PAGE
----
ANU has educational policies, procedures and guidelines, which are designed to ensure that staff and students are aware of the University’s academic standards, and implement them. Students are expected to have read the Academic Misconduct Rule before the commencement of their course. Other key policies and guidelines include:
The ANU is using Turnitin to enhance student citation and referencing techniques, and to assess assignment submissions as a component of the University's approach to managing Academic Integrity. For additional information regarding Turnitin please visit the Academic Integrity . In rare cases where online submission using Turnitin software is not technically possible; or where not using Turnitin software has been justified by the Course Convener and approved by the Associate Dean (Education) on the basis of the teaching model being employed; students shall submit assessment online via ‘Wattle’ outside of Turnitin, or failing that in hard copy, or through a combination of submission methods as approved by the Associate Dean (Education). The submission method is detailed below.
Moderation of Assessment
Marks that are allocated during Semester are to be considered provisional until formalised by the College examiners meeting at the end of each Semester. If appropriate, some moderation of marks might be applied prior to final results being released.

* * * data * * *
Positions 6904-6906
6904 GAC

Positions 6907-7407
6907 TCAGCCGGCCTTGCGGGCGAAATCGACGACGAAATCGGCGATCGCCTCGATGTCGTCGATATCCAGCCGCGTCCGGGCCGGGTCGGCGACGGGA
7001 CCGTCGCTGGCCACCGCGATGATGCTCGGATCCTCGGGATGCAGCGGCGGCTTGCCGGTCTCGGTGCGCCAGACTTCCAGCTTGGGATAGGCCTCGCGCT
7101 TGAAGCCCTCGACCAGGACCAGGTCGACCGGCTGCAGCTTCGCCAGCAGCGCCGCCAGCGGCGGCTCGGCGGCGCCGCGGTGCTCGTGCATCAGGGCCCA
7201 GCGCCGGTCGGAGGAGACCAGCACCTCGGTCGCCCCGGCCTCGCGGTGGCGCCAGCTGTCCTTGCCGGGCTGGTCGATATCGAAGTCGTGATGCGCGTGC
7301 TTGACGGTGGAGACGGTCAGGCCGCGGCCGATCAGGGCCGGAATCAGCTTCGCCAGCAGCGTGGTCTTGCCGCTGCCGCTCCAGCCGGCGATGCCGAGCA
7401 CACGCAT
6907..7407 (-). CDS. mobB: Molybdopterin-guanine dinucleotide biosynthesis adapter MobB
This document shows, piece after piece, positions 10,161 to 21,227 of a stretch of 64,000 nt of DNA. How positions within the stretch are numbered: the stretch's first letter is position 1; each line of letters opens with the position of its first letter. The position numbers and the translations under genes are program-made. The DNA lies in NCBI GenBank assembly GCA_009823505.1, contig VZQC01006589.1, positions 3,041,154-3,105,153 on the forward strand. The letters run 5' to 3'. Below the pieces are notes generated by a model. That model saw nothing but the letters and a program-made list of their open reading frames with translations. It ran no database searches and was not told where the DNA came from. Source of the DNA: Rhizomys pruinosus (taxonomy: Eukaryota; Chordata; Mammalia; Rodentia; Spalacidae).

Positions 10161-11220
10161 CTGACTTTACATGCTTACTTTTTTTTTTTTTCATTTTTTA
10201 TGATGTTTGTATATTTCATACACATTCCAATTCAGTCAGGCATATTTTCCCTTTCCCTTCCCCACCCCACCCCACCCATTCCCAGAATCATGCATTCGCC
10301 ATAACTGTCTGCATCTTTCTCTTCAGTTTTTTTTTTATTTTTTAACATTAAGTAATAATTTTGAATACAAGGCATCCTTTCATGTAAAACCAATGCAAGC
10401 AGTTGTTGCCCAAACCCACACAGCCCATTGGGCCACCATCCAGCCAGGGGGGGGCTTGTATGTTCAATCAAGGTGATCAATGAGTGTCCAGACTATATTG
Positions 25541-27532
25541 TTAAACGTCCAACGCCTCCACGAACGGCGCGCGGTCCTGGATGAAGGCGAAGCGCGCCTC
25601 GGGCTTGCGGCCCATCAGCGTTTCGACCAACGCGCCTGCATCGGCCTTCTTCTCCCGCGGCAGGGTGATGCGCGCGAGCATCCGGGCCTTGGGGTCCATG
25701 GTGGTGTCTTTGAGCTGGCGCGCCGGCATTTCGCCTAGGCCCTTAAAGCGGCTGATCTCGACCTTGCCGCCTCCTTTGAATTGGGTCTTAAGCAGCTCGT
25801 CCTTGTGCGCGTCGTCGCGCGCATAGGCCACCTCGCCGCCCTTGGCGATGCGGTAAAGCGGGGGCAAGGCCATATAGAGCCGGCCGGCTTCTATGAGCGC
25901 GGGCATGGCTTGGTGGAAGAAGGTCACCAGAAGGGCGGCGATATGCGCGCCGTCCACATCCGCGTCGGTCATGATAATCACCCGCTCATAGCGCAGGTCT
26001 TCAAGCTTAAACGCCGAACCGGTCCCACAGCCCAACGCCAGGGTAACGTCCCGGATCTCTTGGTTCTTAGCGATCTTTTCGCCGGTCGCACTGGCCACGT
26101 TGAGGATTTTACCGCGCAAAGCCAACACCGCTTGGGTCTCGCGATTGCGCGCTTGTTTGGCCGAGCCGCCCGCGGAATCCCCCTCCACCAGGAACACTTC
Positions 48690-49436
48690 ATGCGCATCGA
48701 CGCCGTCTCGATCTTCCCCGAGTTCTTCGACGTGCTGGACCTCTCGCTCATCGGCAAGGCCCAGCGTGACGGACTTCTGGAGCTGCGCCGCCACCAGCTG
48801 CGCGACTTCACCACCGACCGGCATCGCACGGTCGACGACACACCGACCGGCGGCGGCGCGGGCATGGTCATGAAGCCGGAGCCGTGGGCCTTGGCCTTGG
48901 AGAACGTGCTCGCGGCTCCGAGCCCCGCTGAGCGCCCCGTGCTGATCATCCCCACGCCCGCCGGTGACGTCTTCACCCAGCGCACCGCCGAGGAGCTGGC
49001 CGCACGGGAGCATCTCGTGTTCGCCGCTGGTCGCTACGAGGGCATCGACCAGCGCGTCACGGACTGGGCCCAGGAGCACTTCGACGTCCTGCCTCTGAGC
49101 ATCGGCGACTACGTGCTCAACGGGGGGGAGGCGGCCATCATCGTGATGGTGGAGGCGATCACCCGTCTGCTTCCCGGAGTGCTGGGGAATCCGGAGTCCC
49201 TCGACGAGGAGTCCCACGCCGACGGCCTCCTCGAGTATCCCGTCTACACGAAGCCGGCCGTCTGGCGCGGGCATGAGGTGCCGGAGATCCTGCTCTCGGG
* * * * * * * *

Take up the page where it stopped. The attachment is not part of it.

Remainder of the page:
Students are highly recommended to attend two sessions of 1.5-hour lecture (in total 3 hours per week) on scheduled time (Tuesday and Thursday from 6.00 pm to 7.30 pm). Although there is no mark graded by the number of participation, there will be weekly assessments including in-class quizzes and cooperative class discussion which reflect how well students prepare prior to each lesson. Students should also spend at least 4 hours a week outside the classroom doing preparation, revision, working through the reading exercises and homework.
There are two examinations ; the mid-semester exam (20%) and the final exam (20%). Both exams will be conducted online and individually.
Assessment Task 1
Learning Outcomes: 1, 2, 3, 4, 5
Oral Assessments (5 oral assessments at 5% each at the total of 25%)
Five oral assessments contribute to weekly assignments throughout the semester. They are designed to develop students' pronunciation and communicative skills. The materials and activities will be provided on the wattle site for this course in advance. Therefore, it is highly recommended that students check the weekly materials and activities, prepare in advance, and actively participate in class discussion in preparation for the oral assessments. Regular attendance is also required. Other than exceptional circumstances, non-attendance will lead to a loss of marks for class work and class discussion.